I’ve been seeing this article, Dear World, Let’s Stop Giving Our Crap to the Poor, going around the Internet recently, and I think it highlights an important concept that should be widely considered.
The author describes her experience bringing a donated iPhone to a NGO worker in Kenya. When they attempted to use the phone in the field, “it wouldn’t hold a charge for more than 10 minutes. The phone was junk.”
She also raises a crucial question that many people – especially in the Western world – should keep in mind: “Why do we give others – often those in service to the poor or the poor themselves – something we wouldn’t keep or give ourselves?”
Why do we think that it is acceptable to give our old, worn-out goods to others? Why do we assume that these goods are wanted regardless of their condition? The author of the article cites the typical logic: something is better than nothing. But let’s be real – something isn’t always better than nothing. That logic becomes degrading when the donated gifts are computers that take 20 minutes to start up. Phones that cannot hold a charge. Chairs that teeter and tip over. Keurig machines missing parts. Clothing with stains and/or holes. Clown paintings. (I have seen each one of these items come from donations. For real.)
How are these items useful to anyone?
Donation boxes – whether to people or to organizations – should not serve as garbage cans that boost egos. If you are going to donate, donate something that will meet a need beyond clearing out your closet.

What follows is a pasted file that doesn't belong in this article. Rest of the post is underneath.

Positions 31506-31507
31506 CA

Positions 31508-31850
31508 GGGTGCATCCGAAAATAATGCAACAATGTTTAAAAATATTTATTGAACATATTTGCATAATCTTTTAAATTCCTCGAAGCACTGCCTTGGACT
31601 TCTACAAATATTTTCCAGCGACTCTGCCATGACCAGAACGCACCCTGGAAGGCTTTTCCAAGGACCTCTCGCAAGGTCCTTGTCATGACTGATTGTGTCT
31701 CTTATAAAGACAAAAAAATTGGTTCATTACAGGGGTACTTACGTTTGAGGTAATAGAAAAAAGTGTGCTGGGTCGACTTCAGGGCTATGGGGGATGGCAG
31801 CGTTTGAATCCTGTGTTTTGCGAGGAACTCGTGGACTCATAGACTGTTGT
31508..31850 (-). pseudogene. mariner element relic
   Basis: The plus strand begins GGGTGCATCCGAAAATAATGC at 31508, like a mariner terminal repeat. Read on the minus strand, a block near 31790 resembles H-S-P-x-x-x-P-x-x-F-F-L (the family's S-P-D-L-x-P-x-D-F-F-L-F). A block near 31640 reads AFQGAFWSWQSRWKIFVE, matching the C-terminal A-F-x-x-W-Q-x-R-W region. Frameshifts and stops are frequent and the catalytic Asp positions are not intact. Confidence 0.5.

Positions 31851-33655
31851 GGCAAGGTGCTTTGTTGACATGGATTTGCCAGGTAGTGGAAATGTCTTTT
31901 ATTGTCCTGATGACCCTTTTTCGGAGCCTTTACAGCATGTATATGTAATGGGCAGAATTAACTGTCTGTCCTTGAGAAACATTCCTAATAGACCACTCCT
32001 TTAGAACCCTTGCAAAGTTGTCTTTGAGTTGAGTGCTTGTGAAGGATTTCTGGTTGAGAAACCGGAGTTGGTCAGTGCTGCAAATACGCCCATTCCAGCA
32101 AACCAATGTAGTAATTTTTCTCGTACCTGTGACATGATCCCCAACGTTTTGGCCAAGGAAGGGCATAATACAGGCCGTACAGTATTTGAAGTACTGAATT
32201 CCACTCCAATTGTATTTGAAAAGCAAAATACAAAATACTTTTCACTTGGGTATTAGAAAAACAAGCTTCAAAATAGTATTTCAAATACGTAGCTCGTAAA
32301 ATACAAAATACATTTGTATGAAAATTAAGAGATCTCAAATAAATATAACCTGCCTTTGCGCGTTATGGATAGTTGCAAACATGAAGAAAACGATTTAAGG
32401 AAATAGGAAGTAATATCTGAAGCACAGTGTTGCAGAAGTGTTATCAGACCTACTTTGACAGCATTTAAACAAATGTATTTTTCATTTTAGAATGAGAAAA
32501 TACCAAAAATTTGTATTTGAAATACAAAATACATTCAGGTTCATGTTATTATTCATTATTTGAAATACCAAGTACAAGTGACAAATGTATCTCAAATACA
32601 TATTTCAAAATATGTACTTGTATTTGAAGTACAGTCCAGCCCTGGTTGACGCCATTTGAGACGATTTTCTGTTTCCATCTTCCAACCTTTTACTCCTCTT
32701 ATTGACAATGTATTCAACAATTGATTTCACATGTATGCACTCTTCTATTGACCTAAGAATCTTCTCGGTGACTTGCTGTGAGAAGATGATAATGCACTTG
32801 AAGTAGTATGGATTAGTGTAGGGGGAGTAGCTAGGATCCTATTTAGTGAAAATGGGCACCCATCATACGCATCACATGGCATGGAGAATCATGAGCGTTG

The author of the cited article is not advocating a complete halt of donations, nor am I. Like the author herself, a large portion of my closet is secondhand, and I have secondhand electronics that work just fine. The difference lies in the quality of the goods: “There’s nothing wrong with used or second-hand. It’s often my first and favorite choice. Many organizations and ministries depend on used gifts. But if we give used, it should be our best…I am saying if we give it away, it should be something we would use ourselves.”
This is not a new phenomenon. Dan Pallotta’s Uncharitable provides an interesting perspective on donations, the organizational structure of nonprofit organizations, and society’s expectations from the label “nonprofit.” Whether or not you agree with his ideas, Pallotta will force you to reconsider why development – both international and domestic – is treated the way it is. Reasoning behind why NGOs tend to veer away from innovation and risk will become a little clearer. It is a provoking read, and it illuminates a perspective that is just a bit uncomfortable – it pushes at Western cultural norms around NGOs.
After working/interning/fellow-ing in a total of six nonprofit organizations, I can attest to the reality of the practice of donation dumping. The things that I have seen donated would astound someone used to, well, functional items in the work place. Again, how helpful is an old computer if it takes 20 minutes to start up? There is a limited amount of work that can be done on such an old device. Scenarios like this are one contributing factor that hinders the work that NGOs and NGO workers can realistically do. Our mission statements are big enough; we don’t need to fight with our workspaces as well.
This was particularly evident when I interned at a refugee resettlement agency. People and companies would give boxes and boxes of goods. But these goods would be a mishmash of American commercialization, a hodgepodge of articles that formed an abstract painting of household goods. Useful items were few and far between. You can’t send a newly arrived refugee mother home with half of a Keurig machine and expect that these incomplete pieces of machinery will help her settle into her new home. You just can’t.
I now see the same mentality emerge here in India. Things are just given. We need more than that. We need thoughtful giving. We need conscious citizens who both want to help and are realistic about the difference between second-hand and trash.
We need more thought because we can do better.